Bead Library: Jewelry Findings

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Making Wire | Jewelry Findings

Making Wire

By Beverly Fernandes

Wire is an integral part of most jewelry and fine gold or silver wire has been used to make ornaments for thousands of years. Wire is also the basis for most findings like earwires or pins. One of the first things early people created was string, and the concept of wire may have been based on that. Since wire does not occur naturally, how did early people create it?

Wire starts out as ore that is melted and refined to remove impurities. Then it is poured into a mold to create an ingot or lump of raw metal. Next this lump has to be hammered into a flat strip. The process of hammering makes the metal hard and brittle (work hardening). The next step is to soften the metal. This is done by heating the strip to a soft red color (annealing) and allowing it to cool slowly. Annealing allows the metal to reform its internal crystal structure, making the metal workable again.

Next the metal is folded lengthwise, in halves or in thirds, this is where the process starts to get complicated. After the metal is folded, it must be annealed again before the twisting process begins. This is where making wire is similar to making string. Twisting individual fibers into a string creates a strong flexible yarn and twisting the folded metal into a single cord has the same effect. Round wire is easy to work with and will take any fold or bend it is given. As the metal is twisted it is work hardened creating the round form we are accustomed to seeing.

The work hardened twisted wire is then annealed again. The process of hammer, anneal, fold, and twist can be repeated over and over again until the wire has been worked down to the required thickness. Each time the metal is hammered it gets thinner and longer. If the wire becomes too long the metal smith will cut it and work with a shorter piece, saving the remainder for another project.

This was the method used before hardened steel tools were available. With the advent of steel, metal smiths created draw plates. These are steel plates that have been punched to create a series of holes of ever decreasing diameter. The draw plate is held in a secure brace. The ingot is filed to a point on one end and then pulled through the smallest hole in which it fits. Then the ingot is then pulled or drawn through a series of smaller and smaller holes.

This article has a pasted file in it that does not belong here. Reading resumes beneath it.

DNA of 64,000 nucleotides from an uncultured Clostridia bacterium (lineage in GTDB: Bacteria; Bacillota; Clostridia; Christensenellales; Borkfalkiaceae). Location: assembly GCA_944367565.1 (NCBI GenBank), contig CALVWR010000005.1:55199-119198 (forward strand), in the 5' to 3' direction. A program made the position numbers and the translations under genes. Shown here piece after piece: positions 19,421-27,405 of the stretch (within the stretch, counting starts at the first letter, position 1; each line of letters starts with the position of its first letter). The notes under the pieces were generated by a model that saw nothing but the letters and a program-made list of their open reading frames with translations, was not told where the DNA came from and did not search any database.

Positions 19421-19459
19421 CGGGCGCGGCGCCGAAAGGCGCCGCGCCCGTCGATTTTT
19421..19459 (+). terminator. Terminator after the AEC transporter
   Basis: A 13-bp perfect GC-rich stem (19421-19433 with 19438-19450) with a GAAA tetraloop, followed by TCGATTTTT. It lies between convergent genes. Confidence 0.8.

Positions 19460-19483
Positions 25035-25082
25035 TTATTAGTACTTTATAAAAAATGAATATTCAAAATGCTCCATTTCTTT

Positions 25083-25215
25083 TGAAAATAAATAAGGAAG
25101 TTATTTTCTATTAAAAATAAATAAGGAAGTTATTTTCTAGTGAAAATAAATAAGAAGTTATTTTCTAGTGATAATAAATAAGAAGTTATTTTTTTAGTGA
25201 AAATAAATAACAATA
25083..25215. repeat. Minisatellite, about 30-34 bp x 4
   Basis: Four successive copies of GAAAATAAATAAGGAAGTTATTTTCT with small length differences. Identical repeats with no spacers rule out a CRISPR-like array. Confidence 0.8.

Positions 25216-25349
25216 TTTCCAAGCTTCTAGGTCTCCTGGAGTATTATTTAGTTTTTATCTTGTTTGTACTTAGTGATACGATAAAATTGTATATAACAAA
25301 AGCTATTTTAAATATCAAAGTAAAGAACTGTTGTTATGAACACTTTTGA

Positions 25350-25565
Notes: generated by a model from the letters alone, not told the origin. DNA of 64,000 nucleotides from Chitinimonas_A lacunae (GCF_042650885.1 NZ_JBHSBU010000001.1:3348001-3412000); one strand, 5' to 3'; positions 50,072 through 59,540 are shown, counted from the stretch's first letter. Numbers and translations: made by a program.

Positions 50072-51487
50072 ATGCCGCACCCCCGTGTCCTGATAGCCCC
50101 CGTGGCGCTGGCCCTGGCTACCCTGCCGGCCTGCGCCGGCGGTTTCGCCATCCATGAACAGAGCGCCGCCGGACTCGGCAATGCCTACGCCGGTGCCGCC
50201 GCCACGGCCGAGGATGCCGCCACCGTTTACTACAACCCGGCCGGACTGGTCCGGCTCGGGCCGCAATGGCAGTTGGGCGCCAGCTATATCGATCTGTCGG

After two or three such drawing, the wire is work hardened and needs to be annealed once more before it can be drawn again. In this manner wire can be drawn to any desired diameter. An advantage to using draw plates is that the process is faster. Also the holes in the plate can be made in many shapes; triangular, square, or even star shaped wire can be drawn from the appropriate plates. Rectangular or square wire, produced by drawing, is much more difficult to work with and will not always take the fold or bend it is given, but the wide variety of shapes possible makes it an important factor in design.

The modern method of wire making is completely automated from pouring the ingot to the final draw. Artists can now buy wire from a supplier in any shape, size or hardness desired, ready for immediate use.

Bibliography

Greek Gold; Jewelry of the Classical World by Dyfri Williams and Jack Ogden
Jewelry 7,000 Years edited by Hugh Tait
Jewelry Concepts and Technology by Oppi Untracht
Professional Goldsmithing by Alan Revere
Notes from Metalsmithing Classes by Beverly Fernandes

About the Author

Beverly Fernandes has been beading since 1969. Since moving to Eugene in 1998 Bev has worked primarily with beads, her first loves have always been her husband John and beadwork. Bev works primarily with Japanese Cylinder Beads known as Delicas. They come in over 600 colors and textures, so Bev can practically paint with beads. Most pieces are worked in peyote or gourd stitch, a form of bead weaving that has been found in Egyptian tombs and has since been practiced by nearly every culture that has worked with beads. Beverly has a Bachelor of Science in Anthropology. She studies archaeology and bead history.
All article text and photos Harlequin Beads & Jewelry unless otherwise noted.
Text and photos may not be used without permession from Harlequin Beads & Jewelry.

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In Harlequin's bead library you will find information on the history of beads, how beads are made and how beads have been used throughout the world.

Many articles include a bibliography to provide you with additional resources. Many of the beading books referenced are available at your local library.

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Harlequin Beads and Jewelry specializes in Swarovski crystal, pendants and pearls, Czech glass and seed, Japanese seed and gemstone beads, plus a full selection of stringing supplies and jewelry findings.